How Long Does Weed Stay In Your System? A Pharmacologist Explains

Whether for work or custody, some seemingly legal marijuana users need to beat a system that is at odds with itself. Here's what you need to know.

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Marijuana is not legal in the United States. It’s easy to forget the fact that whether you live in weed-happy Colorado or quick-to-prosecute Idaho, the federal government does not recognize a right to carry, ingest, or grow marijuana. There are consequences to this fact if you choose to smoke pot, responsibly or not. Federal employment is one obvious one. If you’re in a job that tests, you need to pass that test. Custody is another sticky situation for marijuana users. Divorced dads can lose custody rights of their children if they fail that test.

So what’s a responsible marijuana user to do? How long does marijuana stay in your system anyway? And is there a threshold for passing the test? Here’s what the science says.

How Long Marijuana Stays In Your System

After you use marijuana, your body has to break down THC, the active ingredient. THC gets into the bloodstream and is temporarily stored in fat and organs, according to Healthline. Long after you come down from your high, the liver has to process the THC and break it into metabolites, which is what drug tests detect. Because THC binds to fat, it takes longer for traces of marijuana to leave the body than other drugs such as alcohol.

This is how long THC metabolites can be detected in different parts of the body, according to Medical News Today:

  • Blood: 3-4 hours
  • Saliva: 1-3 days
  • Urine: 3-30 days
  • Hair: Up to 90 days

The exact amount of time it takes for marijuana to leave your system varies from person to person. Age, sex, and BMI all affect how fast you can metabolize THC. Chronic use, higher doses, more potent strains, and eating edibles rather than smoking marijuana can all increase the length of time it’s detectable in your body.

How Marijuana Drug Tests Work

The most common drug test for marijuana is the urine test because it’s easiest to access, says Namandje Bumpus, Ph.D., previously a professor of pharmacology and molecular sciences at Johns Hopkins Medicine and now Chief Scientist at the FDA. Like with many drug tests, you pee in a cup, and lab techs run it for a particular metabolite of THC. The test can run positive for up to three days if you smoked once, five days if you smoke four times per week, 10 days for daily users, and 30 days for chronic heavy users, according to Mayo Clinic Laboratories.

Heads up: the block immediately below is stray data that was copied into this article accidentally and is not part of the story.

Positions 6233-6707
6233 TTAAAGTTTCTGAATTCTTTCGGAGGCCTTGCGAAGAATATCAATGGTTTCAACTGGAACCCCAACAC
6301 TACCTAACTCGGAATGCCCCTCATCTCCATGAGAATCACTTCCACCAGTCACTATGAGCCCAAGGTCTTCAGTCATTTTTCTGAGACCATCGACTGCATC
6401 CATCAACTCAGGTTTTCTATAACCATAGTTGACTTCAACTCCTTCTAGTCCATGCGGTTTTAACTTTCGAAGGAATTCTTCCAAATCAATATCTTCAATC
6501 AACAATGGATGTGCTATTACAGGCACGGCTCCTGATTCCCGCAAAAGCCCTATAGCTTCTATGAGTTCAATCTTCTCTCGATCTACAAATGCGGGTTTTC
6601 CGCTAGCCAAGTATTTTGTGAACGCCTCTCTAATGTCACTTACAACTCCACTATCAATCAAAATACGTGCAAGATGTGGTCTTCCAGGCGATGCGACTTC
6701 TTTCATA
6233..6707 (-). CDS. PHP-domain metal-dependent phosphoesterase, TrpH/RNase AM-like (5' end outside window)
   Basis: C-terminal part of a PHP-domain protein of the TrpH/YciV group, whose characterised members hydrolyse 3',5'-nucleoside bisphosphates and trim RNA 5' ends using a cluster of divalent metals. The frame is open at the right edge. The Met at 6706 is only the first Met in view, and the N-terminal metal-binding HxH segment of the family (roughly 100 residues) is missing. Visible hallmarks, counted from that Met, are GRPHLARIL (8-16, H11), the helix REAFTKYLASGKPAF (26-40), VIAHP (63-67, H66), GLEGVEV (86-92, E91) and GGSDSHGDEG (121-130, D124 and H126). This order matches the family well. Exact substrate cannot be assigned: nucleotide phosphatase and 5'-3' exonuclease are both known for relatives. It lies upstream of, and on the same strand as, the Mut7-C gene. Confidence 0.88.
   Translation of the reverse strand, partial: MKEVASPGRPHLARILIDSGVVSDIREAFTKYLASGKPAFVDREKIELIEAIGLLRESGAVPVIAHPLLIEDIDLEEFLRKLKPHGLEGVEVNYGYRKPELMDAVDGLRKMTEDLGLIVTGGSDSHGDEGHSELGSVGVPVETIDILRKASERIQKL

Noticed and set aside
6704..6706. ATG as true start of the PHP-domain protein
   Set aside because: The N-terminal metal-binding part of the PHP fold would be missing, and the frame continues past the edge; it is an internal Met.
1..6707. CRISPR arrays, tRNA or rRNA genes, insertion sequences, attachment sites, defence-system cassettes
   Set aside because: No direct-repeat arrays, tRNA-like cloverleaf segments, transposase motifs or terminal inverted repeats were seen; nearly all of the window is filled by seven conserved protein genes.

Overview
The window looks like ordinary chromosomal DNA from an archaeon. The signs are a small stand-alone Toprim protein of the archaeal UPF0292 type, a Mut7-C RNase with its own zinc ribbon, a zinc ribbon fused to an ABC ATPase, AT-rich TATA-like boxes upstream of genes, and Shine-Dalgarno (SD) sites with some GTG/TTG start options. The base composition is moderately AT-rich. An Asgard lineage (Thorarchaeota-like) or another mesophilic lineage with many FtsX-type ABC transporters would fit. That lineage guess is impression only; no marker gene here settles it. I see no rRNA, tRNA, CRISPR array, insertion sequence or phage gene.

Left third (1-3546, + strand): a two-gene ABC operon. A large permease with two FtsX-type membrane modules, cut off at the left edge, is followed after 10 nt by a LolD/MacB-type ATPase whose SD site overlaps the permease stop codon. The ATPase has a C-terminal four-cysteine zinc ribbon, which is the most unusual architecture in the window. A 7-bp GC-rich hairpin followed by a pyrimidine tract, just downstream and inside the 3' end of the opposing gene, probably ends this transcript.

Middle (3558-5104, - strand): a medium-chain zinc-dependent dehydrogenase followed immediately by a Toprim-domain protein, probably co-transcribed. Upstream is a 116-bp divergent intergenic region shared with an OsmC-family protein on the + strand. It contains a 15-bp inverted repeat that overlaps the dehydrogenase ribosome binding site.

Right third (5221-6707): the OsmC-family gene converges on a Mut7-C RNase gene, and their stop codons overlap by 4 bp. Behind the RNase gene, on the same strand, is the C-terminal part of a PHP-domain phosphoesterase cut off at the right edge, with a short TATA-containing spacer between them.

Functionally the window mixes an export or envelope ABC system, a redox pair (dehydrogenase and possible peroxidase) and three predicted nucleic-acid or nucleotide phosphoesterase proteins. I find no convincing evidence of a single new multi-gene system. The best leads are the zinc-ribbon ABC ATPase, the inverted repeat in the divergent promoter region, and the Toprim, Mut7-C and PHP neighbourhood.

Blood tests are less common because they can only detect THC for several hours after use. Saliva tests also test for THC itself and are primarily used by police officers and others who are looking for signs of recent use.

Hair tests are rare but can get a sense of whether a person has used marijuana over a greater length of time. Remnants of weed reach the hair through tiny blood vessels.

If a person tests positive for marijuana, a second confirmatory test is usually performed to rule out a false-positive result.

How to Flush Weed Out of Your System

If you’re looking for a quick fix to rid your body of weed, unfortunately, there is none. “As for the metabolism, it’s not something you could reliably speed up,” Bumpus says.

Some people suggest exercising to speed up metabolism of THC, but it probably doesn’t do much. “The rate of metabolism is really going to be dependent on proteins in your liver and how fast they’re acting,” she says.

Drinking water can help your kidneys excrete the metabolites, Bumpus adds, but it won’t speed up metabolism. Some people drink a lot of water before getting their urine test to dilute their sample and reduce the risk of THC metabolites being above the cutoff level. However, drinking too much water can get your sample flagged for purposeful dilution, and you may need to provide another.

If You Can’t Beat It, Fight It

If you have to take a drug test, you probably don’t have time to let marijuana clear from your system. That’s why it’s important to know your rights. You may be able to avoid getting screened for cannabis use. If you do test positive, there may be legal action you can take to defend your employment or custody rights.

If you live in Arizona, Delaware, or Illinois, congratulations: You can’t be fired for using medical marijuana off the clock. If you live anywhere else, it’s up to your boss to decide.

There’s less protection for legal recreational use. Most states allow employers to screen potential employees for drugs, including marijuana, before hiring them and to deny them employment if the test comes back positive. However, not all states allow random testing of current employees. In many cases, there must be a reason to test someone who legally uses pot, such as concern that the employee’s use is harming others. If you think you were given a drug test unfairly, you may be able to argue your case in court.

If the drug test is used as evidence in custody arrangements after a divorce in states where marijuana is legal, it all comes down to the judge’s discretion. Proof of marijuana use alone may not be enough to lose rights, and there may also need to be proof of harm or risk to the child.

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